Light and ‘Aire’y

Jan 4th– Day 2 – Bruges to Troyes

It’s my turn to do the first dog walk of the morning.

Stan and I set off along the canal.  It would appear that ALL dog owners in Bruges use dog leads, at ALL times, when exercising their moderately behaved and docile hounds.  So, the prospect of my 3-year-old Labrador bouncing across the cycle lane is apparently unwelcome.  Mostly, the bi-wheeled locals divert with restrained forbearance.  One ‘gentleman’ offers me the benefit of his wisdom as he speedily disappears into the gloom indulging me with incomprehensible Flemish insults.

We walk on. As Stan enthusiastically sniffs and relieves his internal organs, I notice the offices that sit alongside ancient monuments.  At 8am, glass-walled enclosures are lit by warm yellow lamps, densely populated with engaged-looking individuals, already focused on the tasks of the day.  Beside these loom turreted towers that have clearly been in place for centuries.   Such is Bruges’ magic that these structures appear to heave been lovingly completed just before Christmas, I mean this Christmas.  They are immaculate.  I stand with my back to one such spired tower, gazing across the undisturbed waters of the spotless canal towards the Bruges Business Centre, it’s warm light casting gentle reflections on the rain spattered pavements.  Across my line of sight, other cyclists glide seemingly effortlessly toward their industrious days – panniers and backpacks full of importances.  I am in an alien land, awed at the sense of order, so sad that we are striving to reject our European partnership.

Stan and I wander back toward ‘home’.  We find the Van and M fired up, ready to rumble, route mapped on Google and impatient for the off.  Scrambling inside, Stan retreats to the calm of his bed, grunting with pleasure as he flumps into his covers.  I tidy away the bits that would have hurtled across surfaces at any sharp corner. We’re away.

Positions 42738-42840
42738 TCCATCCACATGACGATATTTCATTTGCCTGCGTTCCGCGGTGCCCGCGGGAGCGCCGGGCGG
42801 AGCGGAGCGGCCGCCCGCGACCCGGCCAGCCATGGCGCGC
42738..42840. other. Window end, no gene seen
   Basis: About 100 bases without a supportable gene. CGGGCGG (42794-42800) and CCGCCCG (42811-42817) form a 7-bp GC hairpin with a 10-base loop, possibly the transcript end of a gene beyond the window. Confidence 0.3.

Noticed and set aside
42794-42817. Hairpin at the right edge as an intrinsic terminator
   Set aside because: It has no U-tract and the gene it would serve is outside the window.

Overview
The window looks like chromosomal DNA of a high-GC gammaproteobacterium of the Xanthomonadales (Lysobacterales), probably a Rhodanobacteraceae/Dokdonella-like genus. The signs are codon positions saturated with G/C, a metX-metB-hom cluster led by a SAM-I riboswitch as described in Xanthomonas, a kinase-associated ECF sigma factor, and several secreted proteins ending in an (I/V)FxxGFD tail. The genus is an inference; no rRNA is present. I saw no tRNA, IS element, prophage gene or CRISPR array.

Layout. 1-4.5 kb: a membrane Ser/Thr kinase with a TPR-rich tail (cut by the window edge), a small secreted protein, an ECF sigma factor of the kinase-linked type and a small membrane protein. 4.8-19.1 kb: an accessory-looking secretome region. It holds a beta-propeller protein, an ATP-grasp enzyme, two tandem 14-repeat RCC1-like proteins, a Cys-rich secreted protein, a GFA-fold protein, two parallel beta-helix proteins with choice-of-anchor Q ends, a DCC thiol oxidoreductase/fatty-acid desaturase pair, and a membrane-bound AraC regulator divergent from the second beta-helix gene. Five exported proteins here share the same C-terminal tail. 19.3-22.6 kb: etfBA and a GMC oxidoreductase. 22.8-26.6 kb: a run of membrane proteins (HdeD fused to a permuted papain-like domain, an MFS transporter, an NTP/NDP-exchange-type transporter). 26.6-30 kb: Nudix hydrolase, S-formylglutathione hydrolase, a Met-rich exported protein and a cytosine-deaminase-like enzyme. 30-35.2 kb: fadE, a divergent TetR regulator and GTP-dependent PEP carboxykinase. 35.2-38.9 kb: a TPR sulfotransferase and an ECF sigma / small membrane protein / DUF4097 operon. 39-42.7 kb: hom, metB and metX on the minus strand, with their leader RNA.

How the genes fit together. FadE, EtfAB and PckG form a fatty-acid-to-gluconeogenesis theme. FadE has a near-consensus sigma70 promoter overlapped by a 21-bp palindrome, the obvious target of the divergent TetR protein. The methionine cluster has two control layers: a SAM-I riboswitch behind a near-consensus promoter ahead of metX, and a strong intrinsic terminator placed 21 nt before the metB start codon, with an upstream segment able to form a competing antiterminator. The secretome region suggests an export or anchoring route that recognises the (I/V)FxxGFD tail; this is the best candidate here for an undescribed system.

The plan is to stop for the night at Reims.  There are 32 things to see and 7 potential places to stop.  But just before we reach our destination, we halt at one of the road-side Aires and reconsider.

The Europeans do ‘Aires’ – think spotless, free, service stations, offering washing up points, some with showers, all with loos, on tap fresh water, black-water drop off. These are used by vehicles of all sizes, from juggernauts to motorbikes.  Open 24 hours a day and maintained, it appears, at the state’s expense, there is never more than 20km between Aire, whatever the motorway, A-road or town.  This means that travellers need never be overcome with tiredness; these pit stops are designed for sleep-overs.  It is one more of those long-term, thought-through solutions that make traversing Europe accessible and relatively painless.  As each 100 miles passes behind us, M and I realize that the ‘road trip’ we had built into such an obstacle has been done many times before us, with much ease.

We rumble past Reims at our glorious maximum speed of 65mpg.  One of the unfixed issues of our van is its speed limiter. The CPU on the engine has been reset set to normal but there is an additional limiter on the gearbox.  This has confounded the four mechanics we have tasked with its removal.  On the up-side our miles-per-gallon performance is (relatively) great.  On the downside, a two-day journey for a car will take us at least three overnight stops.  We often debate whether conditions are ok for us to overtake a slow vehicle in the right-hand lane – we cannot go faster, so unless we’re going downhill with the wind behind us, we learn to be patient and appreciate the subtle differences between various back ends of HGV vehicles before us.

Troyes is a medieval delight.  Sacked by the Normans in 887, its old churches, unbalanced Tudor-style buildings, separated by narrow, higgledy lanes are charming.  We wander, taking in the sights, gazing into churches, shops, before the cold pushes back toward the van.  As the sun sets, the daytime ‘high’ of 70C plummets.

We tuck into the slow-cooked chicken dish (powered by solar panels), open up the wine we’ve been saving and I pick up my laptop, ready to write.  We’ve learnt so much already.  What, I wonder will the rest of our odyssey have to teach us. We’re booked (according to our ticket) to return on 9thMarch unless we bail and come home earlier. I’m glad I checked the print, I thought we were going back on the 10th– wishful thinking maybe?

South tomorrow.  From Troyes you can go left (East to Perpignan) or right (West to Pau and Lourdes). We have toyed with a central crossing over the Pyrenees but it’s been snowing there since November and current temperatures climax at around minus 50C.

Vicky’s parting comment yesterday morning when we dropped her at her London-bound station was “Listen to your husband, don’t push against his instincts” – Solemn wisdom indeed from one’s daughter…!

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